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Giving is not just donating cash, it is also lending your time and talents to help other people. We’ve created a kid-friendly guide to help decide how they can make a difference using more than just money. + more
Cash Calculator - Four Banks for Your Bucks. If you’re lucky enough to get a weekly allowance, you know that managing your cash flow can be tricky. The first thing you might WANT to do is rush out and spend it. So how do you figure out what to spend now and what to save? + Try It!
Check out our blog in the Pointers for Parents section.
Setting financial goals isn't easy, especially for college students and recent grads. So we've added a tab to help young adults prepare for financial independence.
Share your success stories and photos of lessons that worked. Visit us for lesson planning ideas and other teaching tips to get ready for next year. + share
Despite the New York Stock Exchange's notoriety, it was not the first stock exchange in the United States.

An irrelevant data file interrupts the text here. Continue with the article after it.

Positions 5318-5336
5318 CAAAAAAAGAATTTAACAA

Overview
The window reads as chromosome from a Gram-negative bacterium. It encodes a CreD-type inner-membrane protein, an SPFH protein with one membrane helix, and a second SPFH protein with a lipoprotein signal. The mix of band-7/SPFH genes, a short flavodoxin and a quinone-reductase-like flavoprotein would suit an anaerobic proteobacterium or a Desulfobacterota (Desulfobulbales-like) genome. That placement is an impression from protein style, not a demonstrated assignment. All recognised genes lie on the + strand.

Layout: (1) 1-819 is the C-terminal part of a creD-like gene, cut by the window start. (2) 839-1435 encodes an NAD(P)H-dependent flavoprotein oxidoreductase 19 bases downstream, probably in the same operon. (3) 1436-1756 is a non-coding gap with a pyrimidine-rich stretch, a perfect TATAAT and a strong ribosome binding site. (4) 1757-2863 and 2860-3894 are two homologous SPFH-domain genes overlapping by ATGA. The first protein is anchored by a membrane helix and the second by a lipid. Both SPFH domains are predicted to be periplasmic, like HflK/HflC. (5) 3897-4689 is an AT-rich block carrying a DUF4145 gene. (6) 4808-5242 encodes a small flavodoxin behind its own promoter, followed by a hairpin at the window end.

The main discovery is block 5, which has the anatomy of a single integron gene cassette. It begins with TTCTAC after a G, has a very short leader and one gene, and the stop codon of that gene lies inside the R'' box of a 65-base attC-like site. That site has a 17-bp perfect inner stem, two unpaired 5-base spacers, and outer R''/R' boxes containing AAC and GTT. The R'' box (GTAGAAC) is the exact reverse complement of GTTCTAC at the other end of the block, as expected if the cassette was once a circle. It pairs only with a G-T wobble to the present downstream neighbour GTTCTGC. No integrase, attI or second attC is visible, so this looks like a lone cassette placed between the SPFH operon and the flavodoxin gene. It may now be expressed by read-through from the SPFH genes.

There are many ways to help others: you can give money, your time and energy or items you no longer use.
The word budget comes from the French "bougette", a little bag.
When you buy a stock in a company you become a shareholder, and own a 'part' of that company.
The $ sign was designed in 1788 by Oliver Pollack.
The U.S. Treasury says that Americans hold about $15 billion in loose change.
Making a big purchase? Do your research at the library and online to make sure you are getting the best price.
Tired of old electronic games? Trade them in for different games at a video/game exchange center.
Bring food and drinks from home for after sports practice and you'll save money!
It may seem silly to buy a winter coat in August, but you can save a lot by purchasing off-season items online.
You can save a lot of money on magazines and books by visiting your local library.
A quarter has 119 grooves on its edge, a dime has 118 grooves, according to the U.S. Mint.
When you're shopping, avoid impulse purchasing. Make a list. It an item's not on the list, don't buy it.
Coins usually survive in circulation for about 30 years and a one dollar bill usually lasts for about 18 months.
If you had ten billion $1 notes and spent one every second of every day, it would take 317 to go broke.
Martha Washington is the only women whose portrait has appeared on U.S. currency.
Keep a money diary that tracks what you save and spend. It will tell you about when, why, and how you use money.
Almost half, 48 percent, of the notes printed by the U.S. Bureau of Engraving and Printing are $1 bills.
When you use a debit card, money comes out of your account immediately. It's like cash, not like a credit card.
Looking for some low cost activities for your family? Check out the community calendar at the local library.
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